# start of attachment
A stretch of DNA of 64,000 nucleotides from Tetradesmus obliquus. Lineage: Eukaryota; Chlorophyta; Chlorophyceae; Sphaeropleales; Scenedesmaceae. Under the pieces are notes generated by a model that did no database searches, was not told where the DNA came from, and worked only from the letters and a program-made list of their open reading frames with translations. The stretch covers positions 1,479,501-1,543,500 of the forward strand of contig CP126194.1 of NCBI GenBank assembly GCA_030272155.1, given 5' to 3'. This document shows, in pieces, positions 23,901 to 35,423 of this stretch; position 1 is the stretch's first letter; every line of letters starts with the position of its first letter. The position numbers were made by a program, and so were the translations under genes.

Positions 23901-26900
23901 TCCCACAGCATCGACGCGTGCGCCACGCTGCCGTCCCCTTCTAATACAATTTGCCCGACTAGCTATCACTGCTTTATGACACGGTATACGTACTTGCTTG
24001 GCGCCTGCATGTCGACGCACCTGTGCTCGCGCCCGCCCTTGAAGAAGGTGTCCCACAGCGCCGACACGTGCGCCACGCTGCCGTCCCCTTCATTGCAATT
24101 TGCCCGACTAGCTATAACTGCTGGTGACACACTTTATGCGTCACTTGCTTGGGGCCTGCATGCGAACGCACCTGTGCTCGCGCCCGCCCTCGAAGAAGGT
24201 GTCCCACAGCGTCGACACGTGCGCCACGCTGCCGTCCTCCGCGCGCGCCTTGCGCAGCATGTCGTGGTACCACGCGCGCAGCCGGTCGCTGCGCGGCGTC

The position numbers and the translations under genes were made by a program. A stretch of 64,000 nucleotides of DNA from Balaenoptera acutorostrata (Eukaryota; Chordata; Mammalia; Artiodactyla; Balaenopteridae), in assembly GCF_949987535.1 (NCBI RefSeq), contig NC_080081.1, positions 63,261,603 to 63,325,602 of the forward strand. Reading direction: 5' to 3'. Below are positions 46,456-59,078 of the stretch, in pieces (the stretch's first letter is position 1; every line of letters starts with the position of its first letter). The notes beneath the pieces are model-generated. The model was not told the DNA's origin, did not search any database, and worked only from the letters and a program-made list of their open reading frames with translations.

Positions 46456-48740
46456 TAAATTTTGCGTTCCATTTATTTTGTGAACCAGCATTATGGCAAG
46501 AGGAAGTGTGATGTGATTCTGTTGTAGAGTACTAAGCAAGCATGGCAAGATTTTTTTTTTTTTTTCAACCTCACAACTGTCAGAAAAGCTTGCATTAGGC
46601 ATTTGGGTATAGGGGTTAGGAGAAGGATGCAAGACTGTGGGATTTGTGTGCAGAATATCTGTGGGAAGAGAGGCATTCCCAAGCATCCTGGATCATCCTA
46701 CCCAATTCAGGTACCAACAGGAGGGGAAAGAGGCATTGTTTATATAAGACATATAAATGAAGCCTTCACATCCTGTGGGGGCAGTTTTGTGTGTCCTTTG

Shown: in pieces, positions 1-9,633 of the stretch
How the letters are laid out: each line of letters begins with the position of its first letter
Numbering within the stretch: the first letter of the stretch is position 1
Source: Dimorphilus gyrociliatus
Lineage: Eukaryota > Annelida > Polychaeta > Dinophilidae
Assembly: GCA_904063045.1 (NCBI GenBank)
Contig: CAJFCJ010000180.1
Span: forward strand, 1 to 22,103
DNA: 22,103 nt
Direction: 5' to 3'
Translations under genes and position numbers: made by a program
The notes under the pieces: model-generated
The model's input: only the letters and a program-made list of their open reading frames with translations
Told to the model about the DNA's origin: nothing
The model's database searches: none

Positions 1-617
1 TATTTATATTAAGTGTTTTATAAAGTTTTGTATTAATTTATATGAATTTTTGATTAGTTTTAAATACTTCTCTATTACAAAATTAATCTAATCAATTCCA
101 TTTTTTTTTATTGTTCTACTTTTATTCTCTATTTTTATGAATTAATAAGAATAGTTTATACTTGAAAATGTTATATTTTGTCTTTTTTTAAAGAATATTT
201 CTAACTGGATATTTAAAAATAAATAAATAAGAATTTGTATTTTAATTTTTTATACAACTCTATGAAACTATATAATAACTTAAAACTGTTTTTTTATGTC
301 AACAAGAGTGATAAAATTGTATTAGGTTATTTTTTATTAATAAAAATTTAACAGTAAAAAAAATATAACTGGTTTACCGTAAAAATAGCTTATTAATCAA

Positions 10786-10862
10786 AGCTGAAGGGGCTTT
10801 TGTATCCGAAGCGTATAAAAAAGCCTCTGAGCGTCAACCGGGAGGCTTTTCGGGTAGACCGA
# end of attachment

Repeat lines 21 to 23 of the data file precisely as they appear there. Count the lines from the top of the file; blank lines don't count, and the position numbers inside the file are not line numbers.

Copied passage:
DNA: 22,103 nt
Direction: 5' to 3'
Translations under genes and position numbers: made by a program